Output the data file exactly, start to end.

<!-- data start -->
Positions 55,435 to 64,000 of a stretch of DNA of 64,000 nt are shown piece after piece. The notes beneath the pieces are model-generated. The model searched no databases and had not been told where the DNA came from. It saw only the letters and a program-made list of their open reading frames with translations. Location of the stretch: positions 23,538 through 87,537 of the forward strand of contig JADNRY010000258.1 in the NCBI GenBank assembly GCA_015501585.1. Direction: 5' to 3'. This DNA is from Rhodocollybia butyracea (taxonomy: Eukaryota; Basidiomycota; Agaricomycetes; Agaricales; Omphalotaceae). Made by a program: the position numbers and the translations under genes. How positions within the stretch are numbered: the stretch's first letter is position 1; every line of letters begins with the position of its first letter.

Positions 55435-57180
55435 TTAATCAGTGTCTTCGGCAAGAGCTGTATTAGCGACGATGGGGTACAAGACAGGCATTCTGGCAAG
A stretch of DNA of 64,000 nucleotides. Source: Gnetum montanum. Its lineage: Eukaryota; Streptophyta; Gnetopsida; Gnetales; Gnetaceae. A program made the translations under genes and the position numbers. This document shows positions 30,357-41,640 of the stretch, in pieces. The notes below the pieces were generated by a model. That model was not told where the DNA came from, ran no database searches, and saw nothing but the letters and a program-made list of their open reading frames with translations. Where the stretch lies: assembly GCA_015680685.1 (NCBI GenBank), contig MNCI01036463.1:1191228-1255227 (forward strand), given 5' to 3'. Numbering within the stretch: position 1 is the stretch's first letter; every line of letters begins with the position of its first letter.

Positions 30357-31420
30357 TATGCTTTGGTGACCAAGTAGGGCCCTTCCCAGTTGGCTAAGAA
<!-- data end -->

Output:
Positions 55,435 to 64,000 of a stretch of DNA of 64,000 nt are shown piece after piece. The notes beneath the pieces are model-generated. The model searched no databases and had not been told where the DNA came from. It saw only the letters and a program-made list of their open reading frames with translations. Location of the stretch: positions 23,538 through 87,537 of the forward strand of contig JADNRY010000258.1 in the NCBI GenBank assembly GCA_015501585.1. Direction: 5' to 3'. This DNA is from Rhodocollybia butyracea (taxonomy: Eukaryota; Basidiomycota; Agaricomycetes; Agaricales; Omphalotaceae). Made by a program: the position numbers and the translations under genes. How positions within the stretch are numbered: the stretch's first letter is position 1; every line of letters begins with the position of its first letter.

Positions 55435-57180
55435 TTAATCAGTGTCTTCGGCAAGAGCTGTATTAGCGACGATGGGGTACAAGACAGGCATTCTGGCAAG
A stretch of DNA of 64,000 nucleotides. Source: Gnetum montanum. Its lineage: Eukaryota; Streptophyta; Gnetopsida; Gnetales; Gnetaceae. A program made the translations under genes and the position numbers. This document shows positions 30,357-41,640 of the stretch, in pieces. The notes below the pieces were generated by a model. That model was not told where the DNA came from, ran no database searches, and saw nothing but the letters and a program-made list of their open reading frames with translations. Where the stretch lies: assembly GCA_015680685.1 (NCBI GenBank), contig MNCI01036463.1:1191228-1255227 (forward strand), given 5' to 3'. Numbering within the stretch: position 1 is the stretch's first letter; every line of letters begins with the position of its first letter.

Positions 30357-31420
30357 TATGCTTTGGTGACCAAGTAGGGCCCTTCCCAGTTGGCTAAGAA